Bev Strong writes:
A contingent of 19 runners from Biggleswade Athletic Club headed to Dorset to compete in a punishingly hot Casterbridge Half Marathon last Sunday. For several this was their first attempt at 13.1 miles, pushing themselves as a tribute to beloved member Vikki Vowles, who competed in last year’s race – her first and only half – but passed away in August at the age of 47.
All the first-timers had only started running through the club’s Couch to 5K programmes within the last two years, and for the step up to half marathon distance they found themselves on an extremely challenging course, with testing uphill sections far outweighing any downhills, exacerbated by the hot and humid conditions on the day where temperatures had reached 25 degrees by mid-morning.
Paul Cooke led the Biggleswade team home in 27th position with a chip time of 1.37:28 and was followed by Marcus Davey in 59th position with a time 1.43:36. First lady home was Vicky Berry with a time of 2.17:51. Out of the runners competing in their first half, Jo Hornby was first home with a time of 2.52:00 closely followed by Jackie Warren with a time of 2.53:50 and Emma Bell in 2.54:02. Unfortunately Helen Steward had to pull out early on due to a recurrence of an injury.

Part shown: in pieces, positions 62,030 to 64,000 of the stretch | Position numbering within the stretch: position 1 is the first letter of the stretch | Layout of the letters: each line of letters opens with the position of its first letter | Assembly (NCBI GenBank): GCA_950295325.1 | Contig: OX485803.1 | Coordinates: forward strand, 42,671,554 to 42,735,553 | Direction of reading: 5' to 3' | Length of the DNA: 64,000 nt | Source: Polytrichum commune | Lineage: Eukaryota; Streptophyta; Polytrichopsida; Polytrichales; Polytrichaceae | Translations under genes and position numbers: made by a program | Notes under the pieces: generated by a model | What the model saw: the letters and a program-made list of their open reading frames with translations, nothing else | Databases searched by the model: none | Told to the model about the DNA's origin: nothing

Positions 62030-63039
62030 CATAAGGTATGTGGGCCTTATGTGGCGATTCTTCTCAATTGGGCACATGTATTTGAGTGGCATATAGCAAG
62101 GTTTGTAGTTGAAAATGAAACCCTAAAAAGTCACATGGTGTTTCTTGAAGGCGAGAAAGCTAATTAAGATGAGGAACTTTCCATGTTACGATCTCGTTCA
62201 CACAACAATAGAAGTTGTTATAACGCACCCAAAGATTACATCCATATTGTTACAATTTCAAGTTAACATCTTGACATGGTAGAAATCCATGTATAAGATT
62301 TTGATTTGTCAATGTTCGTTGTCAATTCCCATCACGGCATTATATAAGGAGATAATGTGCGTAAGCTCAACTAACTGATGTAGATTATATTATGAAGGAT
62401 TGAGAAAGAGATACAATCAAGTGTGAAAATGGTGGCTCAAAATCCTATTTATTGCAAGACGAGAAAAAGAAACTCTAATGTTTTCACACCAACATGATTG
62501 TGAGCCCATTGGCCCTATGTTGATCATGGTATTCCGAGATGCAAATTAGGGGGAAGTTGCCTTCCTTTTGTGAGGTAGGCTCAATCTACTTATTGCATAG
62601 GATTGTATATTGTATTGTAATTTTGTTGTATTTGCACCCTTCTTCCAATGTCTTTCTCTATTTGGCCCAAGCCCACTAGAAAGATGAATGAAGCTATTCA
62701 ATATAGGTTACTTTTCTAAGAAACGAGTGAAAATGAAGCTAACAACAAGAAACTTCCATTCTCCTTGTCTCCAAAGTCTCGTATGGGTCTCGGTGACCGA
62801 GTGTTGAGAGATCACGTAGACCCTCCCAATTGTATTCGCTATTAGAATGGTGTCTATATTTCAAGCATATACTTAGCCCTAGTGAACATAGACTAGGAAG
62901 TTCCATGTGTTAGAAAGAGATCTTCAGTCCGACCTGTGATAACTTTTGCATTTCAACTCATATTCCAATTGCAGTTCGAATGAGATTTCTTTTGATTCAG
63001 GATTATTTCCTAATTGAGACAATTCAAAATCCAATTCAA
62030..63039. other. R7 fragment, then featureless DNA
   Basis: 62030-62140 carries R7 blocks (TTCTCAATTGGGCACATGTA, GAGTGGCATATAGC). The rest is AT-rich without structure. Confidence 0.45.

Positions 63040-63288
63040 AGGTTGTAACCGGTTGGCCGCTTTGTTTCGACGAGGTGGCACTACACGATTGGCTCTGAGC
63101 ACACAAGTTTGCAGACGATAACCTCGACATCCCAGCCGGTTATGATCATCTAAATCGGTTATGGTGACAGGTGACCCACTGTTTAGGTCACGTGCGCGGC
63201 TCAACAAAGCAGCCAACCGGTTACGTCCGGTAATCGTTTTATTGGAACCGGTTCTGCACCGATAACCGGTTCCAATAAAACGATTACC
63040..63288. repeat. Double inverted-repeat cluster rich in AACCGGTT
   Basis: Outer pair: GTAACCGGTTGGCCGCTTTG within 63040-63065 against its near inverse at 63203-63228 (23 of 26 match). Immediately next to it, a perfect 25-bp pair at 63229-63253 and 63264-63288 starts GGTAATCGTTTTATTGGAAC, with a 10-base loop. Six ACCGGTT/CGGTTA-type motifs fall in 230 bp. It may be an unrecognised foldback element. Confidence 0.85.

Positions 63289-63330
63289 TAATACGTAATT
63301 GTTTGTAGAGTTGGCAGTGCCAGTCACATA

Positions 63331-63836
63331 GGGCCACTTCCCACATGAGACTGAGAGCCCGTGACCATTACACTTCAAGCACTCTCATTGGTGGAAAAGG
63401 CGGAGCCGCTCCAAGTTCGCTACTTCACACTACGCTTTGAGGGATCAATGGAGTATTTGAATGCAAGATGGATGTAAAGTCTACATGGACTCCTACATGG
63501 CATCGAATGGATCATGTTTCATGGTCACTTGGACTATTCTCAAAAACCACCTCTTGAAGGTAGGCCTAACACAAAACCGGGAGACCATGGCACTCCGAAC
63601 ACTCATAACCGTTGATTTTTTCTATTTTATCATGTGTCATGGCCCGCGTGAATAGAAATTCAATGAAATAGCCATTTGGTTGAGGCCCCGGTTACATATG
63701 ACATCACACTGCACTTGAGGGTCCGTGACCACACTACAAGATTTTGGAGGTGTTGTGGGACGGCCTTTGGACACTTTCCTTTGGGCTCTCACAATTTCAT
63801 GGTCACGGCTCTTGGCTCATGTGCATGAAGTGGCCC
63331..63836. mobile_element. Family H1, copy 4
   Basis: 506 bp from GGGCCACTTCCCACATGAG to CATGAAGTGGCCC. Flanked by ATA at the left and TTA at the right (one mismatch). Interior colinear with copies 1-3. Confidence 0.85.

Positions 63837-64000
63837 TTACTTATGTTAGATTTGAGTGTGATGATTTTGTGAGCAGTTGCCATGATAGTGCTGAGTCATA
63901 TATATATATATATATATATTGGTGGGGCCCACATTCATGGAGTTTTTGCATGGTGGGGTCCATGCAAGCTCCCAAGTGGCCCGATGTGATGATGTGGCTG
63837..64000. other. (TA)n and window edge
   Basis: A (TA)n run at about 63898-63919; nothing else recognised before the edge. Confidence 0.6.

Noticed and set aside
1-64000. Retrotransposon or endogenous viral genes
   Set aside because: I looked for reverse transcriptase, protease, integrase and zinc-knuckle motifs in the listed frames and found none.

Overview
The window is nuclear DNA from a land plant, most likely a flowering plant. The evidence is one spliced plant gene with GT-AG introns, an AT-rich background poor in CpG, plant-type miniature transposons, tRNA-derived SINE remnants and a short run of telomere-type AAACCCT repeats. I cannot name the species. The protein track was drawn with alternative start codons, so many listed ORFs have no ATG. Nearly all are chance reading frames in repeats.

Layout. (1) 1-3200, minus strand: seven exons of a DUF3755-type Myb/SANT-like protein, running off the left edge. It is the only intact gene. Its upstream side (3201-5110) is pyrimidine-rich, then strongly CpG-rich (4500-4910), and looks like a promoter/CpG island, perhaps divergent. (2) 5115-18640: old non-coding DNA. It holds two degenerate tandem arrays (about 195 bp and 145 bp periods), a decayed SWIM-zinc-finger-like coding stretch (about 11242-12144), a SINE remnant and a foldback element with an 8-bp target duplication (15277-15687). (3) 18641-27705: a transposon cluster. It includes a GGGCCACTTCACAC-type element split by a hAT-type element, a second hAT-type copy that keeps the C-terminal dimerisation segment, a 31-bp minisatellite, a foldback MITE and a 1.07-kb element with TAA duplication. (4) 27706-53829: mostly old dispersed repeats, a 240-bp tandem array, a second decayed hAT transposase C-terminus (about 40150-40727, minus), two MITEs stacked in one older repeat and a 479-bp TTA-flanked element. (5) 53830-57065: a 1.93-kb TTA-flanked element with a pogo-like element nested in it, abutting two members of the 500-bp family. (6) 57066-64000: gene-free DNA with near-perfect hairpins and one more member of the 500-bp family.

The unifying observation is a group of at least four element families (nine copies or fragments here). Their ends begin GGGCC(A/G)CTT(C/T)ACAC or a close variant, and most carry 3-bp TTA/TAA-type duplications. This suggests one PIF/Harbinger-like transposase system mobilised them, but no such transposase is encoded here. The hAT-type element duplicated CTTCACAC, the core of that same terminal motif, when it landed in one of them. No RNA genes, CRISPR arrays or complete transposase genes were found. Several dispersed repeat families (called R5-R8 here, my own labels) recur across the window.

Biggleswade’s men came third in the team award standings, with Cooke, Davey and Malcom Steward being the first three club men home.
The runners were all cheered on by a small support team from the club who had entered the event but were unable to compete due to injury. The event, hosted by White Star Running, added a bit of fun by having a “Love Station” just after the halfway point where athletes are given a welcome hug and a cool down with a wet sponge. There was also the added bonus of a small beer and snacks to help them through the final stages.
Rachel Stott, who finished in exactly 2:52, said: “It was a beautiful day, a little warm but this did not stop the smiles and the BAC buzz. I knew that this was a hilly course from last year, but I had forgotten how relentless some of them were … it seemed that every conceivable hill in Dorset had been put on the route just for fun. Despite this I just wanted to enjoy the run and remember the great times that we all had last year, celebrating our first half with great friends, especially Vikki. There were a few tears of sadness and joy along the way as we remembered her.”
Jacqui Thompson crossed the line in 3:50:59 and added: “I personally ran this event just for Vikki and knew for a tortoise like myself it would be tough. I had heard all about the hills, especially the last killer hill, but round every bend you were met with a climb and some of them were beasts.